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I am trying to understand the difference between beware of and mind when they have the meaning of to be on one's guard. Are they always interchangeable ?

I'll try to explain what bothers me, but these are only examples and I would welcome any other examples to explain the difference between the two.

If someone said to me without further context: "mind the dog" I would understand this person is going away and wants me to look after her or his dog. But could we say indifferently :

  • Beware of the dog, he bites.
  • Mind the dog, he bites.

In this other instance:

  • Beware of falling rocks.
  • Mind the falling rocks.

I have no hesitation (perhaps because falling rocks do not need to be looked after?)

I had always seen : mind the step, and mind the gap but I have just googled beware of the step and beware of the gap and had lots of hits for both.

And I am even more puzzled because google even returned some hits with beware of your head which sounds really strange to me. Does it sound strange to English native speakers too?

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The look after, tend sense of mind is semantically quite a long way from the beware sense. I think it's pretty obvious how the word comes to spread into those meanings, but I can't see many people would misunderstand which one was intended in any given context. Mind you, I can see other contexts (such as this one) where it might not be quite so obvious to a non-native speaker exactly what I had in mind when I used the word. –  FumbleFingers Oct 9 '11 at 17:49
    
Beware [of] something dangerous, and mind something that is in danger. This applies very well in almost any possible situation. –  Daniel Oct 10 '11 at 0:45

2 Answers 2

up vote 8 down vote accepted

When you say "mind" you are saying "be aware of" or "be careful with" not to be confused with "beware of".

They might overlap, depending on why you may want to be aware of something. You might need to "mind the dog" because he bites or you might need to "mind the dog" because you are about to absent-mindedly step on it's tail.

"Beware of your head" is strange sounding. "Mind your head" means to be careful with your head. "Beware of" in this context implies that your head is going to do something bad to you, whereas "mind your head" is meant to say be careful not to let something bad happen to your head.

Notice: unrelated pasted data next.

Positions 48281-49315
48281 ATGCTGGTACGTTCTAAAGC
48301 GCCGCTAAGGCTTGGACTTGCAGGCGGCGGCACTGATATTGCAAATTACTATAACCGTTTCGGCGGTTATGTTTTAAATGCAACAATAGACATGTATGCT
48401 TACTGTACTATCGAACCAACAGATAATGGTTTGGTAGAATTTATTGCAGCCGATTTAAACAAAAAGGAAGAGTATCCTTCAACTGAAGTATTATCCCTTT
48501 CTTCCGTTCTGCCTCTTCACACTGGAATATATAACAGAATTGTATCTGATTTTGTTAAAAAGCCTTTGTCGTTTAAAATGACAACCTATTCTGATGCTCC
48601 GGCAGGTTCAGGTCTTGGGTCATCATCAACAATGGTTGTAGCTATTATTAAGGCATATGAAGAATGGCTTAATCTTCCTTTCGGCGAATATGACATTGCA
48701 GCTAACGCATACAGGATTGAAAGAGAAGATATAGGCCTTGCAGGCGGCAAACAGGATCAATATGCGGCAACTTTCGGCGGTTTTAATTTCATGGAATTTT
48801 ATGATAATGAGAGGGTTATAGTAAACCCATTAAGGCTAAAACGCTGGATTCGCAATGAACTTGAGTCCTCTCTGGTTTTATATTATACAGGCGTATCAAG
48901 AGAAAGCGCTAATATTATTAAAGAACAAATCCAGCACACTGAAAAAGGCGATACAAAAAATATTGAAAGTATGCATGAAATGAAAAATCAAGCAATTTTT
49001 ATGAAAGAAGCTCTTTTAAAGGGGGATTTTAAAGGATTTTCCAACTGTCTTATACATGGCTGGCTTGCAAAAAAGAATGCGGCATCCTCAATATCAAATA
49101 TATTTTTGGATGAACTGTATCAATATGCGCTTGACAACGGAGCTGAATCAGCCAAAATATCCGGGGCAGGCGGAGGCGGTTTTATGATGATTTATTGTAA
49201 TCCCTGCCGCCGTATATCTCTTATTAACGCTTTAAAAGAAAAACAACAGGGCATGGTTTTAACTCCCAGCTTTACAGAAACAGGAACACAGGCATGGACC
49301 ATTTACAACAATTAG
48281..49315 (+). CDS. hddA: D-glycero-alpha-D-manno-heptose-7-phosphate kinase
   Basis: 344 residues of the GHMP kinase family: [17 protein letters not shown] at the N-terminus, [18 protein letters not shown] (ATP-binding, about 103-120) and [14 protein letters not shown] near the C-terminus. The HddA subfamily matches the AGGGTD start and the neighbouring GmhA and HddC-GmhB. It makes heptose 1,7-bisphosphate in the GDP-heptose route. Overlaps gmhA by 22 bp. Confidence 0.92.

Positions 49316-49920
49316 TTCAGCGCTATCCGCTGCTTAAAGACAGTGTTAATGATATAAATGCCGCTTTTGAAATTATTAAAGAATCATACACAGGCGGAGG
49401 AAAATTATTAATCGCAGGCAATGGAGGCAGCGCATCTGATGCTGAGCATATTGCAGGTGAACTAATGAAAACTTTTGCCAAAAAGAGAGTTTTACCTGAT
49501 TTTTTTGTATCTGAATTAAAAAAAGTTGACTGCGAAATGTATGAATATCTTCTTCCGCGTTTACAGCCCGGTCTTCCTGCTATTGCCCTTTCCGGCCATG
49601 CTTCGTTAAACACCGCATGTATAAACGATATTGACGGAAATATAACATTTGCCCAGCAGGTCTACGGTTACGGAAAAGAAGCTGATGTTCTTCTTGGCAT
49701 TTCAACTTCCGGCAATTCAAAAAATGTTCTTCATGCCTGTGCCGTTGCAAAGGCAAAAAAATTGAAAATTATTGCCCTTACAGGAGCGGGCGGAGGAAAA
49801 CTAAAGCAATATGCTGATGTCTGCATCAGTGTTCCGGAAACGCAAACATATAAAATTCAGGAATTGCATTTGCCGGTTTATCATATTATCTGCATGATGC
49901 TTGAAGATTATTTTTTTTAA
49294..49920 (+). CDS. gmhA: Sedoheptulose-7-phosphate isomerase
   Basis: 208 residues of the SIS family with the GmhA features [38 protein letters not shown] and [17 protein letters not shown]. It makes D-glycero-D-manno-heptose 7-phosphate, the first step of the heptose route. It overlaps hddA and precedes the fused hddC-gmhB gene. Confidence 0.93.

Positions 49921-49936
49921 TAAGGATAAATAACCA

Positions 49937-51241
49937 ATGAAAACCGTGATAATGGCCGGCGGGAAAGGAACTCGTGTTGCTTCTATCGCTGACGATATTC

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I think it's helpful to paraphrase beware of as be wary of, rather than be aware of. There are lots of idiomatic usages that favour either beware or mind, but in the end they're both just warnings - the main difference is that in general beware conveys a greater sense of the need for caution. Either because something is more likely to present a problem, or because if it does, the consequences might be more serious. –  FumbleFingers Oct 9 '11 at 17:39
    
I paraphrased "mind" as "be aware of", not "beware". "Beware" implies a danger of some kind, especially to the person being warned. "Mind" can imply a danger, but doesn't necessarily. You might say "Mind your manners" but you would never say "Beware your manners." –  Joel Brown Oct 9 '11 at 18:34
    
Absolutely. I was just making the point that an easy way for OP and others to differentiate mind and beware could be to paraphrase them as be aware and be wary*. Though whilst it's true that mind doesn't always imply a clear and present "danger", the same applies (less often, admittedly) to beware. Google gives lots of hits for quotated "beware of thinking", but the consequences of ignoring whatever advice they go on to give are usually somewhat less than life-threatening! :) –  FumbleFingers Oct 9 '11 at 19:06
    
I think Joel's answer is right, "mind" has a somewhat less negative connotation, while not being entirely neutral. –  kylben Oct 9 '11 at 19:38

If you’re French, Laure, it might help to compare some of those expressions with what I believe might be the French equivalents. Beware of the dog is English for Chien méchant or Prenez garde au chien. Mind the dog could mean the same, but it is more likely to be found in contexts where it means Gardez le chien. Beware of falling rocks might appear on English road signs where the French would be Attention! Chute de pierres.

Beware of your head would be very unusual. It would normally be seen, on a sign above a low doorway, for example, as as Mind your head. Mind the gap is heard on the London underground as passengers get on and off and it is also written on some platforms.

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